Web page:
The Seething Wells Action Group (SWAG) has been set up on a non-partisan and cross community basis for anyone who is concerned about the ongoing destruction of Seething Wells Filter Beds. We are looking to become a constituted community group.
Seething Wells filter beds are a Site of Importance to Nature Conservation, located on Metropolitan Open Land in Surbiton’s Riverside South Conservation area and we are simply demanding the council and other authorities take urgent action to enforce these protections.
Please join us on our Facebook Group for news, information and campaign updates.
We have formally responded to the application by the owners for a certificate of lawfulness that would designate the site as industrial storage. Read our objection here:
Here’s an abridged version suitable to cut and paste into your own response. Please do respond by 19th June to the emails below and quote the reference 20/00627/CEU. Please email firstname.lastname@example.org if you have any queries or need further advice on submitting an objection.
To: Karen Coles (Case Officer) email@example.com Copy: firstname.lastname@example.org; email@example.com
Retrospective application for retention of existing Use (Class B8) for storage/distribution
Dear Ms Coles
I wish to object to the above application for a retrospective certificate of lawfulness on the grounds of the abandonment of its use as an industrial site (Class B8).
There are four tests of abandonment established by case law:
Seething Wells filter beds were decommissioned by Thames Water in 1992. They were described as both “defunct” and “redundant” by the Mayor of London in his citation in May 2006 when they were designated a Site of Nature Conservation Importance (SINC). This designation built on the London Ecology Unit classification as a Grade 1 site of Borough Importance in 1992. So, it is clear that from the moment the site was abandoned by Thames Water it has not been considered an industrial water storage facility.The filter beds fill with a mixture of ground water and rain water and are not attached to any water network and to the best of the knowledge of local residents and community groups none of the owners since Thames Water abandoned the site has had any contract to supply water. The applicants even admit in their supporting evidence they do not have any commercial contract for water – stating “the Applicant had every reason to believe that the water storage infrastructure maypay commercial dividends”. (My emphasis).Seething Wells is not listed on RBK’s list of non-domestic properties at the Valuation Office. Nor is it listed on the Central Rating List. Thames Water Utilities Ltd appear on the Central Rating List. There is no mention of Cascina Limited. So, if the owners are paying no business rates how can it be classified as an industrial storage site?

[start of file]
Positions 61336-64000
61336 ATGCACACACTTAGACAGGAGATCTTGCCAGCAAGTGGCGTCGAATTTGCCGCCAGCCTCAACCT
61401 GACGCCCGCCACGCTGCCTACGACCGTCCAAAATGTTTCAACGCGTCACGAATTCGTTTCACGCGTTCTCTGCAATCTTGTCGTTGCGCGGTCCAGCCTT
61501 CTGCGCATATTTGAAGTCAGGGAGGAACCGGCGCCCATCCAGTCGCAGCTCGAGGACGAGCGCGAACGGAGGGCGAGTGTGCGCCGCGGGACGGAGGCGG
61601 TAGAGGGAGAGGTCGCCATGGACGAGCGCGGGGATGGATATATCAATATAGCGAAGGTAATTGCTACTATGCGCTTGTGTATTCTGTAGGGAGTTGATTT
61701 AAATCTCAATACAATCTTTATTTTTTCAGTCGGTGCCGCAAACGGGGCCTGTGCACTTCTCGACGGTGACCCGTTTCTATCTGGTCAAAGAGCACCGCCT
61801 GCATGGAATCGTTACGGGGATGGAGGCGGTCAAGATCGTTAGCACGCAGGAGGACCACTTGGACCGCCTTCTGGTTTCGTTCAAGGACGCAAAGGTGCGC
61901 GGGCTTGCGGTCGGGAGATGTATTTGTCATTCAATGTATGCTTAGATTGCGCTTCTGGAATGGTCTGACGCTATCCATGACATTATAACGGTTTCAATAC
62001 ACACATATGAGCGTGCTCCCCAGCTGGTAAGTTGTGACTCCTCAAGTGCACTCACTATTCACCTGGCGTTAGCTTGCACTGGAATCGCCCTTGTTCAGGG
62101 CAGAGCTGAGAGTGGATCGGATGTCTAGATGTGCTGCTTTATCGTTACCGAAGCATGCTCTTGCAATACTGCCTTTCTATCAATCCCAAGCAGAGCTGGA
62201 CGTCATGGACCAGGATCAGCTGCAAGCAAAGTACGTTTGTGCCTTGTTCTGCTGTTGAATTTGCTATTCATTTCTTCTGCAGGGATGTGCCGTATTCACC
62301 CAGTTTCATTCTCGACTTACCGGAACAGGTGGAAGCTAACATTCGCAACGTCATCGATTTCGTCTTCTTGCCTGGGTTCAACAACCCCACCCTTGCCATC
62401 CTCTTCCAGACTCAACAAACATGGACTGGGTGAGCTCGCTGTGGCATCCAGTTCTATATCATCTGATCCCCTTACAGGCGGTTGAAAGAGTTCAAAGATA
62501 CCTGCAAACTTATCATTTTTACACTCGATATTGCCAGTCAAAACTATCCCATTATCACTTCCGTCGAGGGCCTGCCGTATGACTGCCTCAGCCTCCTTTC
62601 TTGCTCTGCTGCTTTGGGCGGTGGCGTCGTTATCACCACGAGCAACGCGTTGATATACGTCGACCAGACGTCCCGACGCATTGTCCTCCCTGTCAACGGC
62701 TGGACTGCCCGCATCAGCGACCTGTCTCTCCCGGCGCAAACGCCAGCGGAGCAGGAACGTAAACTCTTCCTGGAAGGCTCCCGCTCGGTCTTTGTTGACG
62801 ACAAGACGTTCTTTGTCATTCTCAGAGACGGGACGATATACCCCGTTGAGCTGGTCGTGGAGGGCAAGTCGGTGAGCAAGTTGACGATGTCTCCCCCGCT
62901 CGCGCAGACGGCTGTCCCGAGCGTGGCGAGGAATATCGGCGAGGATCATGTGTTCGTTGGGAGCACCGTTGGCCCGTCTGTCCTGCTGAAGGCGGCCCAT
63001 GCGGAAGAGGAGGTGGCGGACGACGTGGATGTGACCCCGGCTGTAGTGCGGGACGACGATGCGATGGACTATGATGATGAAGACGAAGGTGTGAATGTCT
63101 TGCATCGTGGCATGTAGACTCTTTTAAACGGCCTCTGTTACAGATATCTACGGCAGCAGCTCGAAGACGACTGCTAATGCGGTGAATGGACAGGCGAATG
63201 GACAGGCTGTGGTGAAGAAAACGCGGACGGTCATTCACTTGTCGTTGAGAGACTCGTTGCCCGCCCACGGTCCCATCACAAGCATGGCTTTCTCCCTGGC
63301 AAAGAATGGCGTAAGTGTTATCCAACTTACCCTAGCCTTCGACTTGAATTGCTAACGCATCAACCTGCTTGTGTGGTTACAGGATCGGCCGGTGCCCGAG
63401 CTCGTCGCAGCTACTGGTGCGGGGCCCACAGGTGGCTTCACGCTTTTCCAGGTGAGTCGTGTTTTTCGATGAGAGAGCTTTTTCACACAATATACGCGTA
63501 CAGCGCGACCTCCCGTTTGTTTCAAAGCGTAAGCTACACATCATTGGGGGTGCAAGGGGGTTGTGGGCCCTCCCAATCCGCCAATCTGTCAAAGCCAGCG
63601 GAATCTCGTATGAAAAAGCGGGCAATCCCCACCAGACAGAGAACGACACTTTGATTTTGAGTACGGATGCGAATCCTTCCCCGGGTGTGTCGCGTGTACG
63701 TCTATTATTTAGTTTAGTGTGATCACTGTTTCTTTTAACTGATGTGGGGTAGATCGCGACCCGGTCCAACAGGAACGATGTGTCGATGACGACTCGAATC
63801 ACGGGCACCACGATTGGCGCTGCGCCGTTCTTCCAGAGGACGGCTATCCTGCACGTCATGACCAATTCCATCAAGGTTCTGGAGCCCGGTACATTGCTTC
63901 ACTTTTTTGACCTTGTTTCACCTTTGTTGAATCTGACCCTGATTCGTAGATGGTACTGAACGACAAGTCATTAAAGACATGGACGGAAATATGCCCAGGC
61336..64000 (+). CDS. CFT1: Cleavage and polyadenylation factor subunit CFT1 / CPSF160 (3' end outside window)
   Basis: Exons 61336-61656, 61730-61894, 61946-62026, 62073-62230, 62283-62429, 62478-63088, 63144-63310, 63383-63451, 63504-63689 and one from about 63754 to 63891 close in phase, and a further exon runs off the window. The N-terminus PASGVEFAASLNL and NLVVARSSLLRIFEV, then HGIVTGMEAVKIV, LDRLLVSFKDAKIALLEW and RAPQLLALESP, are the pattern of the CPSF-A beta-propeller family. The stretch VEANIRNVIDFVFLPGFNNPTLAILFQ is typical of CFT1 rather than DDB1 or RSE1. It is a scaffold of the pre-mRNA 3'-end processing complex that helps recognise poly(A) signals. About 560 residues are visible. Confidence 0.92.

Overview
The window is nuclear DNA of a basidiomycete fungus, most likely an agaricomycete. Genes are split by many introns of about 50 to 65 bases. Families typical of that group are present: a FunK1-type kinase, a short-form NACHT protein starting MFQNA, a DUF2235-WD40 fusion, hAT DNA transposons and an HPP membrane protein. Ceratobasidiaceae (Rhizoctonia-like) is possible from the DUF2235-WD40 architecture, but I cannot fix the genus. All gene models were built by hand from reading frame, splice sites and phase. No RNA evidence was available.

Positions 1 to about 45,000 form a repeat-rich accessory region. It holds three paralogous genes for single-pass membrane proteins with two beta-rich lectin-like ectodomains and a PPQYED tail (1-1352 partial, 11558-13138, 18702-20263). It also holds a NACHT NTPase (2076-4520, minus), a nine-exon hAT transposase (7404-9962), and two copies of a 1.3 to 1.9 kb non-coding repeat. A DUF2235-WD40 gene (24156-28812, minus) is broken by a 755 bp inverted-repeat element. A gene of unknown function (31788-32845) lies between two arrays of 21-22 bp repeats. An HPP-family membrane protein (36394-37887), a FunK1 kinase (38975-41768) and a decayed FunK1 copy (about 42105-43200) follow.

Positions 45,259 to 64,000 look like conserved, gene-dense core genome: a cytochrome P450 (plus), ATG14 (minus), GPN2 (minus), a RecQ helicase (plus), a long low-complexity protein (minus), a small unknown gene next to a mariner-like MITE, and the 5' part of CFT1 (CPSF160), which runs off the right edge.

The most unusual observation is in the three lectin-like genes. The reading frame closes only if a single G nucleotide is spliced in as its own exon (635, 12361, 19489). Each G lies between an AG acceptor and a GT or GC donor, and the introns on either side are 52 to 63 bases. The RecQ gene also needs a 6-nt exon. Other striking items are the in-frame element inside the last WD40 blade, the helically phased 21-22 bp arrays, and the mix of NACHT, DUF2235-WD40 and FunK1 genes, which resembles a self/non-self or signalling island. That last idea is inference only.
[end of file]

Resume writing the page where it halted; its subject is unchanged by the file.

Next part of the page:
2. The physical condition of the land and buildingsThe industrial buildings and features on the site (such as the pump house, workers’ cabin and railings) have been left in a state of disrepair and neglect by the owners and there is plenty of photographic evidence to this effect. One of the actual filter bed walls has been smashed and the boundary walls and railings (townscape merit listed) left to crumble and rust. If the applicants were serious about the retention of the site for industrial use then they would maintain the industrial infrastructure.
3. Has it been used for any other purpose? Seething Wells has been used as a designated nature reserve for the bulk of the last 28 years and therefore has been used for another purpose.
4. The intentions of the ownerIt is clear from the intentions of the owners that they have no wish to use this site for industrial purposes. They claim “The existing infrastructure was a material consideration in the Applicant’s purchase of the site…”. If this is the case why have they failed to maintain the site? And, their immediate action on purchasing the site was to produce a plan for a mixed use residential, leisure and commercial development (submitted to Kingston Council in 2011). When this was refused by the council they spent the next three years preparing an appeal – which in turn was rejected by inspectors in 2014. In that appeal Cascina refer to the site as having “potential” to become a water storage cell. This means they were not claiming in 2014 that the site was being used for water storage, only that it had potential. Therefore, it is clear by their actions and their own account that the owners did not consider the site to be a water storage site in 2014.
In addition, the draining of the beds is not concurrent with “water storage”. The water levels are now very low and have been on many previous occasions. The rotting vegetation in the beds and the constant pesticide spraying make them not fit for water storage.
So, it is clear Seething Wells meets the four tests for abandonment – I request this application for a certificate of lawfulness is rejected on this basis.